The U.S. Supreme Court ruled in May that a federal drug law blocks medical pot use. The ruling doesn't necessarily affect state initiatives that provide exceptions for HIVers to grow their own pot, but buyers clubs will face new hurdles. Two states -- Nevada and Maine -- are considering going into the distribution business to cut out the feds altogether.
The lawsuit against South Africa -- brought by 39 drug companies that make, or own rights to, anti-HIV meds -- was dropped in April, following a series of deals to slash prices and protect patents were brokered with developing countries.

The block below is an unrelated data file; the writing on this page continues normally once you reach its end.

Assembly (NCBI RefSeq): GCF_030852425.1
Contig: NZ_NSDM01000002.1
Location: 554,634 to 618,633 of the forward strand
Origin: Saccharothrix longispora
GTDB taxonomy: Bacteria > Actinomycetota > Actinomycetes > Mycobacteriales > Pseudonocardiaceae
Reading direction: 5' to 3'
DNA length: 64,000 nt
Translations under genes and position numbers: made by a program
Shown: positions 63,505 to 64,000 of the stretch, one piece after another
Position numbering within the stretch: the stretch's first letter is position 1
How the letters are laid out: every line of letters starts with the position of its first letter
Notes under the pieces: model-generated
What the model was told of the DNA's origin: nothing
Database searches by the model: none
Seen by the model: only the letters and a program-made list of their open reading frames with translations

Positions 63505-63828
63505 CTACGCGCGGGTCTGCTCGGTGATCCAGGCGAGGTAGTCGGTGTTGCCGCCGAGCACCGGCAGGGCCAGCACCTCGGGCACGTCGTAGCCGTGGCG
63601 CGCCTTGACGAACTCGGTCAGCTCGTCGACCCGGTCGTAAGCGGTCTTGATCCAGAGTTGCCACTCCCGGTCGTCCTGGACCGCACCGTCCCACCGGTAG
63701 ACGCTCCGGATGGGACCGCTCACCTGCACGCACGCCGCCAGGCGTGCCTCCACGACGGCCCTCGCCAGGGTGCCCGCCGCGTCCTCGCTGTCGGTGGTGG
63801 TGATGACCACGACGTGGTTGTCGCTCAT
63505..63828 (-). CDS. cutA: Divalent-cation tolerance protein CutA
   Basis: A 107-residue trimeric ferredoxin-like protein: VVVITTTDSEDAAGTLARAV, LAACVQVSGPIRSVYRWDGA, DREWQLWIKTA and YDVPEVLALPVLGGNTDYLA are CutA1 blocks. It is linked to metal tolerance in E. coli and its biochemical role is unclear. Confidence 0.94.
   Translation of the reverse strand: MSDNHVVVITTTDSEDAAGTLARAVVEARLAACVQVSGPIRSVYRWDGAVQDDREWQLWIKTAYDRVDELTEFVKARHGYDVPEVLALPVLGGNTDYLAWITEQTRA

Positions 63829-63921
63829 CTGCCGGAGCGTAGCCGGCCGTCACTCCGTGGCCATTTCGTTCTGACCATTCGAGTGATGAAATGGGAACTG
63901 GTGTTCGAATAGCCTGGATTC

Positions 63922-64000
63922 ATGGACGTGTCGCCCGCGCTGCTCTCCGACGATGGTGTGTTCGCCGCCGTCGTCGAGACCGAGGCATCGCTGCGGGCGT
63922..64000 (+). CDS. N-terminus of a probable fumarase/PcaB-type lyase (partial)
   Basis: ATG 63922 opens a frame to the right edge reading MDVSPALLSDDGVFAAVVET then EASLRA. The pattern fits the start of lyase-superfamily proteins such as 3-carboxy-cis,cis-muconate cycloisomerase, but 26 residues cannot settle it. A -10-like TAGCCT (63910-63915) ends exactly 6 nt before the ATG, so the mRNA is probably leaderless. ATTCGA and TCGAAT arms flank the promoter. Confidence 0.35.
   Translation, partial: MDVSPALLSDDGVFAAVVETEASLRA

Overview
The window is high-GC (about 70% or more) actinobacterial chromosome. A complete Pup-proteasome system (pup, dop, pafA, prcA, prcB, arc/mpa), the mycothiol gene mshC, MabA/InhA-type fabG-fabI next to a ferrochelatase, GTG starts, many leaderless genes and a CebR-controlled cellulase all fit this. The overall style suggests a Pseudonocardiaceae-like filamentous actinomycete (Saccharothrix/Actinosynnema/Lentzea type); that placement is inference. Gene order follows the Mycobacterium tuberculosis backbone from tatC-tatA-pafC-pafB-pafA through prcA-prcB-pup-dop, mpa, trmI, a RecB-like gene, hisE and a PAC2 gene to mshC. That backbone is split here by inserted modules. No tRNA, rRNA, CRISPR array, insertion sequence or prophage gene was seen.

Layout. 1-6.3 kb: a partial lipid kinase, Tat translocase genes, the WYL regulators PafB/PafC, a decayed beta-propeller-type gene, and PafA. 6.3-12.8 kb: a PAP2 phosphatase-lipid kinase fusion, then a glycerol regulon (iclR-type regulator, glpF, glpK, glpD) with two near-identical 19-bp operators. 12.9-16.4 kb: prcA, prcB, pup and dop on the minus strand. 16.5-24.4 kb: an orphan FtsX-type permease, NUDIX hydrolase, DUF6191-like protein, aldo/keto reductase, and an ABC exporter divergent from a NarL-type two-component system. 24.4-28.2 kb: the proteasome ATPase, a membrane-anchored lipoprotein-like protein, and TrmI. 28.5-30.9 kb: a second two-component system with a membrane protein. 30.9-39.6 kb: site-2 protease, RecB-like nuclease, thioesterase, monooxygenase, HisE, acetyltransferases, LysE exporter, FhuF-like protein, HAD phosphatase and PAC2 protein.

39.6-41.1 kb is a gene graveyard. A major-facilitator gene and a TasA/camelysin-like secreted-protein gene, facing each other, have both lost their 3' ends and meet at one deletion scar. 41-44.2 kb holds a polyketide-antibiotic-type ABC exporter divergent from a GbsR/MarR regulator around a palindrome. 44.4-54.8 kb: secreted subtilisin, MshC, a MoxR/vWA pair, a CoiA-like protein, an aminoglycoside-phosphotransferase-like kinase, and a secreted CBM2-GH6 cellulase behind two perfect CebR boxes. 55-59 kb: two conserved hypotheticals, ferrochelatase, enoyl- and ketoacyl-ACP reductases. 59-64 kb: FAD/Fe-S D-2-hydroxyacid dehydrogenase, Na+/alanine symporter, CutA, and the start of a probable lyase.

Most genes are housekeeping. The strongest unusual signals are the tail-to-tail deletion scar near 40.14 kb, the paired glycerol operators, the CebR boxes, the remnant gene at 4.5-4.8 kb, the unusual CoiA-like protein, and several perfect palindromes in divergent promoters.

Tanqueray, the AIDS Ride USA's biggest sponsor since 1994, announced that it would drop support -- except a $200,000 grant in each city -- after this year's tour. The gin company said it was making a shift in overall brand-marketing strategy.
African heads of state who met in April pledged to spend at least 15% of their annual budget on health care and create a yearly $10 billion fund -- a "war chest," UN Secretary General Kofi Annan called it -- to fight AIDS. President Bush pledged to put $200 million in the pot, which many advocates decried as far too little. In a speech at the African summit, President Clinton said, "We have the money, all right, the question is, do we have the will?"